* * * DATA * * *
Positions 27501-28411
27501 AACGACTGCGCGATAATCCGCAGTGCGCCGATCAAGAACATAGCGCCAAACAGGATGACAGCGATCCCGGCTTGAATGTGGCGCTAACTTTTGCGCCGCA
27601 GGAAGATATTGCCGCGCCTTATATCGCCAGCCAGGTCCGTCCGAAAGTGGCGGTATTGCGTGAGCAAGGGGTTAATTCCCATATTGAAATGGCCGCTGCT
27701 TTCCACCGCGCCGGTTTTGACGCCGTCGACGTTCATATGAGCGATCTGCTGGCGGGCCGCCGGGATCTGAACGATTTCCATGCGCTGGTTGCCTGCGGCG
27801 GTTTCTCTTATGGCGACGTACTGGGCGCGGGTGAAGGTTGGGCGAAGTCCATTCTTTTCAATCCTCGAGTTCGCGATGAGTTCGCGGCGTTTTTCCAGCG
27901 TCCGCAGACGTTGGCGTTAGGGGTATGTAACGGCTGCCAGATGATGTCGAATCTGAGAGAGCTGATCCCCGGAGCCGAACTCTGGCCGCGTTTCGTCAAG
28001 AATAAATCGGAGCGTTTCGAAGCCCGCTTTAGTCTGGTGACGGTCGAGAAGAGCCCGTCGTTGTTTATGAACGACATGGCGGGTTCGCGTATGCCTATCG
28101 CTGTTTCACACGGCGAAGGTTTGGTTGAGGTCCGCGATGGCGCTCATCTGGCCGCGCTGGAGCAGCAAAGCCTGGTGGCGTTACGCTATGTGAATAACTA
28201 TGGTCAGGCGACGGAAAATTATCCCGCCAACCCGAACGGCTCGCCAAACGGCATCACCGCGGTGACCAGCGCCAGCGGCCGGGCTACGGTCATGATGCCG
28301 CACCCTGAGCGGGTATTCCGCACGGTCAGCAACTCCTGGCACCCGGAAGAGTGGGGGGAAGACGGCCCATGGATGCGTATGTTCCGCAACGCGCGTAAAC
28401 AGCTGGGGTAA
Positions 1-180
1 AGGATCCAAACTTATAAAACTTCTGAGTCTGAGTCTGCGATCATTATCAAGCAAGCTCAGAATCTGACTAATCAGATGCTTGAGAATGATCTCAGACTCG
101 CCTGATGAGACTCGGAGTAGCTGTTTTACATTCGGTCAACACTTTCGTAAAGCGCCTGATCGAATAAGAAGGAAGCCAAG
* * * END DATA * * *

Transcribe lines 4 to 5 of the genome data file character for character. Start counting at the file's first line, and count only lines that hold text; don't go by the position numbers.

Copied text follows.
27701 TTCCACCGCGCCGGTTTTGACGCCGTCGACGTTCATATGAGCGATCTGCTGGCGGGCCGCCGGGATCTGAACGATTTCCATGCGCTGGTTGCCTGCGGCG
27801 GTTTCTCTTATGGCGACGTACTGGGCGCGGGTGAAGGTTGGGCGAAGTCCATTCTTTTCAATCCTCGAGTTCGCGATGAGTTCGCGGCGTTTTTCCAGCG